Motherhood So White: A Memoir of Race, Gender, and Parenting in America, by Nefertiti Austin
Austin can recall the exact day in 2006 when, at 36, she felt gripped with “full-fledged mommie-jones” and decided to adopt. As a Black woman without a partner, she understood that her decision would “raise eyebrows,” but she cherished her independent, single life, and she had a positive view of non-nuclear family structures; she herself had been raised by her grandparents. When a social worker told her that Black boys in the foster system are most likely to be overlooked, she realized that bringing up “a baby boy would allow me to lift as I climbed.” Her sense of responsibility—to not only be a good parent, but to challenge injustice—serves as the focal point of the book. Hungry for healthy, relatable models of Black parenting, she scoured the library for stories like hers and came up short. She describes to readers what she did find, along with a discussion of every TV show, podcast, political event, and song that made her feel less alone. Her writing lays bare how U.S. culture influences, excludes, and undermines Black families. Meanwhile, her frank account of the adoption process illuminates an alternative path to parenthood through the eyes of someone who’s as wary of the world’s prejudice as she is hopeful that she can help change it.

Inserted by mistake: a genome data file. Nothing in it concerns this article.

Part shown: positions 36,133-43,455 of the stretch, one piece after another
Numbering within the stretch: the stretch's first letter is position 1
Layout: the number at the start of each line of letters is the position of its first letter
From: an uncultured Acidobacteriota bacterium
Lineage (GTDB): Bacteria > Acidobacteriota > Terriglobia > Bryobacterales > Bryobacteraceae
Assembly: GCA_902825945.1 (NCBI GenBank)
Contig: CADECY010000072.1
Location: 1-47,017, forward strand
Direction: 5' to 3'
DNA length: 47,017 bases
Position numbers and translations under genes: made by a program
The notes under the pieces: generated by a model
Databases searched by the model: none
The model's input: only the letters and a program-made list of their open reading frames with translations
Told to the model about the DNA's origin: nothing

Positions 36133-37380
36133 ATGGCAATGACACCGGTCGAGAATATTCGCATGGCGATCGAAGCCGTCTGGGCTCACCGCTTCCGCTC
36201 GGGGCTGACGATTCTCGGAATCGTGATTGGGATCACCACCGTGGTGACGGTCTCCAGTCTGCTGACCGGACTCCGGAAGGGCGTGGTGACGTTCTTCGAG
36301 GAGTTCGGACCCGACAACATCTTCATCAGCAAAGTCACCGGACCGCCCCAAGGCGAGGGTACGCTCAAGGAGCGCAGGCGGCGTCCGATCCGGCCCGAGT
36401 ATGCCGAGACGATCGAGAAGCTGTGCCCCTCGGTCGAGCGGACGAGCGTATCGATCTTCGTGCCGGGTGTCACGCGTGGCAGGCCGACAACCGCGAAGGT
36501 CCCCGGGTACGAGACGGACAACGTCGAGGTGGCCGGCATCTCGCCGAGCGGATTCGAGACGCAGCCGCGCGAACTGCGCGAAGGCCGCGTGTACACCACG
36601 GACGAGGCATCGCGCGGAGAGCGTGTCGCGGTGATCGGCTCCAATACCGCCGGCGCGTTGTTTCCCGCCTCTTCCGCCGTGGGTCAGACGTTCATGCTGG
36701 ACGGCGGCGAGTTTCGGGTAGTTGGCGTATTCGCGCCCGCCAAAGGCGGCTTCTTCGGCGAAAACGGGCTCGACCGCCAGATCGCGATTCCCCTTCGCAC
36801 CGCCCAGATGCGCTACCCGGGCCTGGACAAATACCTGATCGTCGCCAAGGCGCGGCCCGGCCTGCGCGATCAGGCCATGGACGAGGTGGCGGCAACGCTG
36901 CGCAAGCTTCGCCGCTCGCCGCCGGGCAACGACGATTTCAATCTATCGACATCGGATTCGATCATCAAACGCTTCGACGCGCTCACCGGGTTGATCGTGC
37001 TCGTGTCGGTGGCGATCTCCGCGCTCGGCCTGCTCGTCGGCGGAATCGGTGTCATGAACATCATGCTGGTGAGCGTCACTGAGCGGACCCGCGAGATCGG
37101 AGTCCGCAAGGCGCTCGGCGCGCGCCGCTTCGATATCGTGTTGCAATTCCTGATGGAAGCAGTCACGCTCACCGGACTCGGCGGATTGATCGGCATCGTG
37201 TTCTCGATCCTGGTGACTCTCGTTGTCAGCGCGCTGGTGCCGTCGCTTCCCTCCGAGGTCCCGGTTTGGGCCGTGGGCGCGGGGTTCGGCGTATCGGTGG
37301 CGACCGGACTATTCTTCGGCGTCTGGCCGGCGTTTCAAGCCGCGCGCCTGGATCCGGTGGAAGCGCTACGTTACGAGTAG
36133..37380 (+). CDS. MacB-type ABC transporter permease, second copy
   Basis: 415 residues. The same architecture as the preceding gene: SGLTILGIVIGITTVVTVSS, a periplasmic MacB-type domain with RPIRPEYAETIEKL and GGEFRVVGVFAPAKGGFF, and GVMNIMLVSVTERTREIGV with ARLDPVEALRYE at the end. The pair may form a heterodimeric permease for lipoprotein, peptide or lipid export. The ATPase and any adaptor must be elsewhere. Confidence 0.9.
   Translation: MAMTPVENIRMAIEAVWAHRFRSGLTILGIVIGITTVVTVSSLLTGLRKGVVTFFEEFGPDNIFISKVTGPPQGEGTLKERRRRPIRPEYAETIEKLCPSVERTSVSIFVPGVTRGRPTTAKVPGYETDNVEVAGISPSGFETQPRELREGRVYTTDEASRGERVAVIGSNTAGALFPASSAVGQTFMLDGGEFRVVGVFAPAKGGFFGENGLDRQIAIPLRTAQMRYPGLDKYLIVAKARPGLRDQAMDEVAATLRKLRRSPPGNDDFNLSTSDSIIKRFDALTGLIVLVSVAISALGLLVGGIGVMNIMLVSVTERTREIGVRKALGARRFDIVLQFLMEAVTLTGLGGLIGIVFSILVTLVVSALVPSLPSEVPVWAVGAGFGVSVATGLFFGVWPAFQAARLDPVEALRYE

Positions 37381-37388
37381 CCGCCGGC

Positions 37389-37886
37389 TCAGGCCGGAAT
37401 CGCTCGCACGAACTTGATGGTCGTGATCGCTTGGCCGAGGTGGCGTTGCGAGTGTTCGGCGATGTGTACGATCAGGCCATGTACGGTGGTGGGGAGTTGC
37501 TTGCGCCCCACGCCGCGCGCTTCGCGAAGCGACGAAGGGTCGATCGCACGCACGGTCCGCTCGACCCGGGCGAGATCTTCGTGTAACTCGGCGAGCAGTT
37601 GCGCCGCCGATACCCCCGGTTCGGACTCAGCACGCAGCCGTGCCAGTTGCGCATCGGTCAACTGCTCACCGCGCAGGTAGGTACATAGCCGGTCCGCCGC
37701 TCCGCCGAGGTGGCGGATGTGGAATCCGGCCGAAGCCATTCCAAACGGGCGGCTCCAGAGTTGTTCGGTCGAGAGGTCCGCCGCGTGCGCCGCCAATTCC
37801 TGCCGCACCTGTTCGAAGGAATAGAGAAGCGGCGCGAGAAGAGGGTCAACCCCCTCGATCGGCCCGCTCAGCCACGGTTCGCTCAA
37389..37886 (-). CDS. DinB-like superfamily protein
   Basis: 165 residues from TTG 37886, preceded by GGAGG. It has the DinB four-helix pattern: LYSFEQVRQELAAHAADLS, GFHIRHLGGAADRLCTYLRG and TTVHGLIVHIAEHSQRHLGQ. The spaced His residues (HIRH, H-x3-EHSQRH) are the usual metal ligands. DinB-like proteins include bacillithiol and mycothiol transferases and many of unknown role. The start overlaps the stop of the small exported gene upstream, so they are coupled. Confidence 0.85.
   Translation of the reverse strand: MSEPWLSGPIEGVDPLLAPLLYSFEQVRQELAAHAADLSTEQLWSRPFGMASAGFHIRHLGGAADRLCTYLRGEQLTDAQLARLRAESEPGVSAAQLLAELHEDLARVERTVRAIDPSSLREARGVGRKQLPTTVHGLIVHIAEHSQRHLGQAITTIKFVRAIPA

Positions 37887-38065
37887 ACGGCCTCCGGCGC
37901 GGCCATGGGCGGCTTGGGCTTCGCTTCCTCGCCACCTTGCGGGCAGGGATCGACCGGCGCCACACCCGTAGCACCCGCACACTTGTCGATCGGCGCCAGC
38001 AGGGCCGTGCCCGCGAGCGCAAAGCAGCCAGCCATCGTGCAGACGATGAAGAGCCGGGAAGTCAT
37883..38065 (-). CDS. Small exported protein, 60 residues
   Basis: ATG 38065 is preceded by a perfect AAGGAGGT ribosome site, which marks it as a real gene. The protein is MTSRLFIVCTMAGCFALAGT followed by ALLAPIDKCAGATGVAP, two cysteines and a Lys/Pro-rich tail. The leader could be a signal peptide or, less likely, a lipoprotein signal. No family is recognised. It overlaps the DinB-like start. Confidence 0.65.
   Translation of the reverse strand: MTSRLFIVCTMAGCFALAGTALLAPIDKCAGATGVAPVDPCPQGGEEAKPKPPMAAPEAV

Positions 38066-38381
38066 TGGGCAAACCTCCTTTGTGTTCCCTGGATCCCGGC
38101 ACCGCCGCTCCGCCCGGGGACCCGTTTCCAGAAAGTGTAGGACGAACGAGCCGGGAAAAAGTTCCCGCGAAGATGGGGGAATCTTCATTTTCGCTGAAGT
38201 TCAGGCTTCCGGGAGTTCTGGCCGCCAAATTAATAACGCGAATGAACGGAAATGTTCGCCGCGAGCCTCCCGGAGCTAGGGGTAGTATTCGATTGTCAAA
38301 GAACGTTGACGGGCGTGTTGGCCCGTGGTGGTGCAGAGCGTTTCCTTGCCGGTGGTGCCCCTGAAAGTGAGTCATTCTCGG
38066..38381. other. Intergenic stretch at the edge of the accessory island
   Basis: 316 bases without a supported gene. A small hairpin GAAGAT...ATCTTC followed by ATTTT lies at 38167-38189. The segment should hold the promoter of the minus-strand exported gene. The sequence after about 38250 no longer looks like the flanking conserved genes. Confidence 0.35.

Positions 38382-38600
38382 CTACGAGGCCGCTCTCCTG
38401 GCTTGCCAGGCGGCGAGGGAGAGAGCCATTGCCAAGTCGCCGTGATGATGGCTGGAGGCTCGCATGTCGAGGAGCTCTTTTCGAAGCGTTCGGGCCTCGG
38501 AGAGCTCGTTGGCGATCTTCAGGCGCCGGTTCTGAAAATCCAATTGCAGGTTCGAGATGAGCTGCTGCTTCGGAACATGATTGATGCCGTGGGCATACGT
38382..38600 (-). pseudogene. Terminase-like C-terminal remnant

The Birth Partner: A Complete Guide to Childbirth for Dads, Partners, Doulas, and All Other Labor Companion, by Penny Simkin
When preparing for childbirth—an experience equally high-stakes and unpredictable—the mere knowledge that someone close to you has enlightened themselves on the process can be a powerful emotional balm. In fact, the World Health Organization recommends that women have a trusted companion to support them throughout labor, and says that their health outcomes can improve when they do. Yet playing a supportive role can be challenging without sufficient knowledge of what happens—and where you fit in. In The Birth Partner, Simkin, a physical therapist, childbirth educator, doula, and birth counselor, helps anyone who wants to help: Her book doesn’t discriminate among partners, relatives, friends, and professionals. Originally published in 1989, the handbook has earned thousands of fans and been updated numerous times, most recently in 2018. By giving readers concrete strategies for comforting and accommodating someone during labor, in addition to preparing them for what they might feel in the moment, Simkin reminds us that labor, like parenting, can be easier and more meaningful when treated as a collective effort.
When you buy a book using a link on this page, we receive a commission. Thank you for supporting The Atlantic.